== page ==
Of all the birds I've photographed, it is the ones that I consider the most unattractive—turkeys and grouse—that resemble their ancestors, the dinosaurs, the most. There is something about those large, reptilian-like eyes and those short, scale-like feathers. In fact, some of the most recent television animations depict dinosaurs with feathers, which brings the mental image even closer!
You'd think that dogs are a detriment to photographing wildlife, and that is often the case, indeed. This time around, however, they found me this male grouse (presumably) doing a mating dance. I've managed to capture several worthwhile images: this one is his portrait.
He proceeded to hop into thick brush where he scared and began chasing a rather reluctant female. How the story ended I don't know: a massive thunderstorm forced me to return home.
Having spent last weekend in the mountains, I stepped onto the balcony to get some fresh air only to find this grouse perched on an aspen right next to it. In fact, it allowed me to stand right by the railing so that I did not even have to use a telephoto lens to photograph it. But, just as I decided to attach one after all (wouldn't a super closeup of those eyes be wonderful?), a certain nosy canine ran out to join me scaring the bird away.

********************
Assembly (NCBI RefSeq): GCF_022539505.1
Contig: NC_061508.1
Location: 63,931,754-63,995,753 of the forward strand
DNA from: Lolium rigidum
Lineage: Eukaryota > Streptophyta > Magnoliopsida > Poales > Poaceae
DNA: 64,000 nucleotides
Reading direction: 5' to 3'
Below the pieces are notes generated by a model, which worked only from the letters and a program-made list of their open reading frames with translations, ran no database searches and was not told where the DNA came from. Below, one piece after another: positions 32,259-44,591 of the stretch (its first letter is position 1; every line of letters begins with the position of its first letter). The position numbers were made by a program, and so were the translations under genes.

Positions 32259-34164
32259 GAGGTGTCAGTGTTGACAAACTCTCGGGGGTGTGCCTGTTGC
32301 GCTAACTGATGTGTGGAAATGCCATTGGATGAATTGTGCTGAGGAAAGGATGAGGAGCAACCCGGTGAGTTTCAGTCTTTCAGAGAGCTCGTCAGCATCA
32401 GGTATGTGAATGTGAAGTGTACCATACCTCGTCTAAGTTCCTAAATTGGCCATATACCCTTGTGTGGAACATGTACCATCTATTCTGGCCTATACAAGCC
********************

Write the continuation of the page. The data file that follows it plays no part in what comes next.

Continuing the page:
I'm supposed to be packing for a trip to Canada and finishing edits for a (someone else's) book, and here I am posting a blog. I'm going to justify this indiscretion by the necessity of having an extended coffee session (then tea, then coffee, then...).
I may have mentioned on a number of occasions that much of the wildlife photography I do specifically around town occurs, gasp!, on dog walks! These are some of the typical non-predatory representatives we encounter:
The latter is, of course, not the greatest idea. For our canine friends, this kind of wildlife is akin to dangling a dark Czech beer in front of a man on a hot summer day. In other words, it makes standing still with a giant telephoto lens somewhat tricky, but sometimes multitasking is necessary. (It's a woman thing.)
You may have noticed that I've been posting a considerable amount of images shot in the rain or under active water.
This is a relatively new area for me, and for good reason. A few years ago, I visited Germany, Austria, and Italy, photographing standard tourist imagery--and my friends along the way--with a digital point-and-shoot. I ended up getting caught in the rain at the Coliseum, of all places, losing the entire contents of the memory card in the process to irreversible damage.
As a result, I've been quite reluctant to shoot under wet conditions, even though many digital SLRs claim to be weather-resistant.
I am quite fascinated by the variety of abstraction--not to mention an evocative atmosphere--one gets from water obscuring parts of an image.
The above, for instance, is a grouse standing on a stone bench and enjoying a bit of a shower on a local mountain.
Oh, and this might be a good place to mention that I did lose a smartphone to a similar kind of irreparable damage a few weeks ago despite wearing a serious raincoat!